Image supplied by Immediate Media
This was another contest about the existence, or otherwise, of what has become the most frequently disputed copyright subject matter – compilations.
The plaintiffs, the British Broadcasting Corporation (BBC), claimed an injunction to restrain what they considered an infringement of the copyright in its periodical, the Radio Times. As we can see in this image, the Radio Times was a publication including the daily programmes for the ensuing week (14 August), giving specific details regarding the day and hour of performance, the name of the artist and listing them under different headings (by place and the frequency to which a listener would.need to tune their wireless set to receive the programme, sometimes indicating that the programme was simultaneously being broadcast elsewhere).
The defendant, a company promoted by an advertisement canvasser, had published the Wireless League Gazette and admitted deliberate copying of the Radio Times.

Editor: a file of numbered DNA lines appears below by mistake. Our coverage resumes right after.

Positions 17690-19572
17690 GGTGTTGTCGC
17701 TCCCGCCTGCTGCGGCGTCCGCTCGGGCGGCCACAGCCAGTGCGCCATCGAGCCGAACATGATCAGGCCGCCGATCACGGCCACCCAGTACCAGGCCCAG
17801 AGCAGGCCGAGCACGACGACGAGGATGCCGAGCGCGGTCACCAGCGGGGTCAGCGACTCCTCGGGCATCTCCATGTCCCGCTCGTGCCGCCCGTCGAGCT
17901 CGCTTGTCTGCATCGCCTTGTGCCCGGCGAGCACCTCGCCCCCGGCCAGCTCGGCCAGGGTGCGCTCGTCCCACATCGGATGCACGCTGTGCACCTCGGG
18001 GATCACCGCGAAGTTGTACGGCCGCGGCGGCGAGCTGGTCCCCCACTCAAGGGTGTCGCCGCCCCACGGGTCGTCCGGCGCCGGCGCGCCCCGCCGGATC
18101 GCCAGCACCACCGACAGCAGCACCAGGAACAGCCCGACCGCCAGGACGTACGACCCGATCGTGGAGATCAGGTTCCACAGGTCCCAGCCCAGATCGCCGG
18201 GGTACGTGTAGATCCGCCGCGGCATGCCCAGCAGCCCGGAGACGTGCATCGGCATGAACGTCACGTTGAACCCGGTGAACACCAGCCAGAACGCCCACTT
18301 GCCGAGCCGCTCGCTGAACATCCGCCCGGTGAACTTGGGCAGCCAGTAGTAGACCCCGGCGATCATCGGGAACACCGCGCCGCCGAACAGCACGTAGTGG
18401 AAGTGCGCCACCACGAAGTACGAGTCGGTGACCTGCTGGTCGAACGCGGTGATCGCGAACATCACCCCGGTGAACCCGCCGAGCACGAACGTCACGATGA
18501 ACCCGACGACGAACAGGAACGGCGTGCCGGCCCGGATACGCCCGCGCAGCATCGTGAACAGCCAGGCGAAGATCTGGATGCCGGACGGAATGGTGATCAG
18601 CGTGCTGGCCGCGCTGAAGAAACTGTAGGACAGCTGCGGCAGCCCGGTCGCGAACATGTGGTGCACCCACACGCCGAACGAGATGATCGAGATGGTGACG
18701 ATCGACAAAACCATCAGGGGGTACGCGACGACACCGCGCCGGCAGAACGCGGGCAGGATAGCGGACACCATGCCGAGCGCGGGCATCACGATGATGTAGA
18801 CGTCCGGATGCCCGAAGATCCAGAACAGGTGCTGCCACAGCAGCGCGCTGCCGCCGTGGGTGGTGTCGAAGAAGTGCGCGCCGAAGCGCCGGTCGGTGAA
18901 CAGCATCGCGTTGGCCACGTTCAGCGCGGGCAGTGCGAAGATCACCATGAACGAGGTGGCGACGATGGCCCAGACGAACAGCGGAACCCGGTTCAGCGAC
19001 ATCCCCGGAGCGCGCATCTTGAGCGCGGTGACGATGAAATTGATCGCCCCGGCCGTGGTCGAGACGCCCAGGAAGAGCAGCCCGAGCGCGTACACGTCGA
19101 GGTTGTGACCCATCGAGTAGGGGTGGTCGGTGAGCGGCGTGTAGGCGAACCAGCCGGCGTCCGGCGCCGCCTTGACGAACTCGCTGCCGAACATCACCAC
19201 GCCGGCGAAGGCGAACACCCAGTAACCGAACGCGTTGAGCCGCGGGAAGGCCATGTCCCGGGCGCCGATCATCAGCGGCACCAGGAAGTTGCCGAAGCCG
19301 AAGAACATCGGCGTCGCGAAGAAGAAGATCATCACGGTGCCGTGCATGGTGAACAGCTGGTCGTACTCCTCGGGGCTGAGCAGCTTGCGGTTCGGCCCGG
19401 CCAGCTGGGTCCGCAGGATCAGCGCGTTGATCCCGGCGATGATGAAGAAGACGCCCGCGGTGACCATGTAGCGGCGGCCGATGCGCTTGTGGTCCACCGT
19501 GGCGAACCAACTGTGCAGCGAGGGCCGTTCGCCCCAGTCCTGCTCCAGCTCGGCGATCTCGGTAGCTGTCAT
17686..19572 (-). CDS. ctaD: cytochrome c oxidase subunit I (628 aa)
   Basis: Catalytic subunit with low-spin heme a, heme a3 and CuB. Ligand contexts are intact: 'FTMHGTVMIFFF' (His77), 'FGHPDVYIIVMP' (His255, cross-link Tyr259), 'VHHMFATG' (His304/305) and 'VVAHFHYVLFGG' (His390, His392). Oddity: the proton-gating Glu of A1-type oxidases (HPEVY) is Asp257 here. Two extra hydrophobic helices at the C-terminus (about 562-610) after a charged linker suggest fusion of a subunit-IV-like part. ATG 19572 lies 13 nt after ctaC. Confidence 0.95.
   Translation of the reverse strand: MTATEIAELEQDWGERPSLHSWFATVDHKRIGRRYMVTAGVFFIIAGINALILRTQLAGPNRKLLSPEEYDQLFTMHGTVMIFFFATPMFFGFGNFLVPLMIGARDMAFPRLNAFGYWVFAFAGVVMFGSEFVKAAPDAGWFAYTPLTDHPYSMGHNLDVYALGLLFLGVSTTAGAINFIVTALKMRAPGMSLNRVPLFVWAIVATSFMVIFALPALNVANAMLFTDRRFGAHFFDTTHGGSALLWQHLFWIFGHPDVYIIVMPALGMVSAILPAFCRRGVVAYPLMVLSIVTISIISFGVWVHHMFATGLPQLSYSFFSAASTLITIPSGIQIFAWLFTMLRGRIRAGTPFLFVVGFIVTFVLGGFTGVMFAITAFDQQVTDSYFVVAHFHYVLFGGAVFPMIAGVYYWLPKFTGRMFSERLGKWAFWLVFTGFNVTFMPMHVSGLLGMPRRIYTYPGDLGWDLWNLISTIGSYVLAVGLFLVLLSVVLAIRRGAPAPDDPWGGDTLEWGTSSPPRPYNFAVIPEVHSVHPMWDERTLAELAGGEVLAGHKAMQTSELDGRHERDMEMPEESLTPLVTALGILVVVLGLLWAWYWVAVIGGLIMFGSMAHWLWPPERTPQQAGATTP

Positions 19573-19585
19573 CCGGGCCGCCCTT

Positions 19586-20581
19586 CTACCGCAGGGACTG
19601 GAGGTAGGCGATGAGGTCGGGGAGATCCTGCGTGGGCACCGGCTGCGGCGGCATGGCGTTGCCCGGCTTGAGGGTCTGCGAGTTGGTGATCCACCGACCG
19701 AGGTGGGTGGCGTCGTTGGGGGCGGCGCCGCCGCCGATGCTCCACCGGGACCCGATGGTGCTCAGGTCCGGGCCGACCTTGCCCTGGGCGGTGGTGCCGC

The trial judge was Mr Justice (John Meir) Astbury (1860-1939) who had previously made his name as a barrister specialised in patent law, for instance, appearing in the famous case concerning Marconi wireless patents. Although his expertise was mainly derived from patent and not copyright matters, he delivered a solid and well-reasoned decision on copyright, granting the injunction requested by the plaintiffs and an inquiry for damages and costs. The interesting question underlying the case was nevertheless to ask why the BBC was so interested in suing for a copyright infringement. The answer probably lies in the advertising revenue coming from the publication of the Radio Times.